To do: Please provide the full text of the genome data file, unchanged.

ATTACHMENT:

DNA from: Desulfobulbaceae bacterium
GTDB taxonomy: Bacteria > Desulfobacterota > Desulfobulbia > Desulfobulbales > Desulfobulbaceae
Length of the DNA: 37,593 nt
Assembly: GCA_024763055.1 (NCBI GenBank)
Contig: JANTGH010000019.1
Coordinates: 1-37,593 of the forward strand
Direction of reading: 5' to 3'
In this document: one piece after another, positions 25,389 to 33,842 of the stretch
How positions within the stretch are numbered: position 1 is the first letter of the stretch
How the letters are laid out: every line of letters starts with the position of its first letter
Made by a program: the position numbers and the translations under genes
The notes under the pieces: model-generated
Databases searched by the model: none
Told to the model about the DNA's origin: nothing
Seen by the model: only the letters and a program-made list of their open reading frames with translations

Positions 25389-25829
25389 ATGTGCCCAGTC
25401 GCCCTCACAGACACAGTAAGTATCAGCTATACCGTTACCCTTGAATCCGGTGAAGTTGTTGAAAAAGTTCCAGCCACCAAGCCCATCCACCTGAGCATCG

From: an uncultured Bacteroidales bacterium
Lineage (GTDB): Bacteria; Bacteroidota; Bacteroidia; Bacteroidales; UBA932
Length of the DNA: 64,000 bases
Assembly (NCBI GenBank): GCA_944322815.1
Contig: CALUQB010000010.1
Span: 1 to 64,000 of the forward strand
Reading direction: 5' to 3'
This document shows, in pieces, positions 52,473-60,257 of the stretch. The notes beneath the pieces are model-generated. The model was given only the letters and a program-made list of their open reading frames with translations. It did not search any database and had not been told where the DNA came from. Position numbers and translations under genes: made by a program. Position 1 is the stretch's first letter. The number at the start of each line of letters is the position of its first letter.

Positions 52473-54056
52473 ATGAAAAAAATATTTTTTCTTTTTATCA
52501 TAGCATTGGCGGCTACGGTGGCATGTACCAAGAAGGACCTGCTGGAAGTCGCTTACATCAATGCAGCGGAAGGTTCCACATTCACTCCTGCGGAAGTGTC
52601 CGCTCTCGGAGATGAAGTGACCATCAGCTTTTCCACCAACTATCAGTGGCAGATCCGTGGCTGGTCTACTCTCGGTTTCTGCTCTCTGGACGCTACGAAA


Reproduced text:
DNA from: Desulfobulbaceae bacterium
GTDB taxonomy: Bacteria > Desulfobacterota > Desulfobulbia > Desulfobulbales > Desulfobulbaceae
Length of the DNA: 37,593 nt
Assembly: GCA_024763055.1 (NCBI GenBank)
Contig: JANTGH010000019.1
Coordinates: 1-37,593 of the forward strand
Direction of reading: 5' to 3'
In this document: one piece after another, positions 25,389 to 33,842 of the stretch
How positions within the stretch are numbered: position 1 is the first letter of the stretch
How the letters are laid out: every line of letters starts with the position of its first letter
Made by a program: the position numbers and the translations under genes
The notes under the pieces: model-generated
Databases searched by the model: none
Told to the model about the DNA's origin: nothing
Seen by the model: only the letters and a program-made list of their open reading frames with translations

Positions 25389-25829
25389 ATGTGCCCAGTC
25401 GCCCTCACAGACACAGTAAGTATCAGCTATACCGTTACCCTTGAATCCGGTGAAGTTGTTGAAAAAGTTCCAGCCACCAAGCCCATCCACCTGAGCATCG

From: an uncultured Bacteroidales bacterium
Lineage (GTDB): Bacteria; Bacteroidota; Bacteroidia; Bacteroidales; UBA932
Length of the DNA: 64,000 bases
Assembly (NCBI GenBank): GCA_944322815.1
Contig: CALUQB010000010.1
Span: 1 to 64,000 of the forward strand
Reading direction: 5' to 3'
This document shows, in pieces, positions 52,473-60,257 of the stretch. The notes beneath the pieces are model-generated. The model was given only the letters and a program-made list of their open reading frames with translations. It did not search any database and had not been told where the DNA came from. Position numbers and translations under genes: made by a program. Position 1 is the stretch's first letter. The number at the start of each line of letters is the position of its first letter.

Positions 52473-54056
52473 ATGAAAAAAATATTTTTTCTTTTTATCA
52501 TAGCATTGGCGGCTACGGTGGCATGTACCAAGAAGGACCTGCTGGAAGTCGCTTACATCAATGCAGCGGAAGGTTCCACATTCACTCCTGCGGAAGTGTC
52601 CGCTCTCGGAGATGAAGTGACCATCAGCTTTTCCACCAACTATCAGTGGCAGATCCGTGGCTGGTCTACTCTCGGTTTCTGCTCTCTGGACGCTACGAAA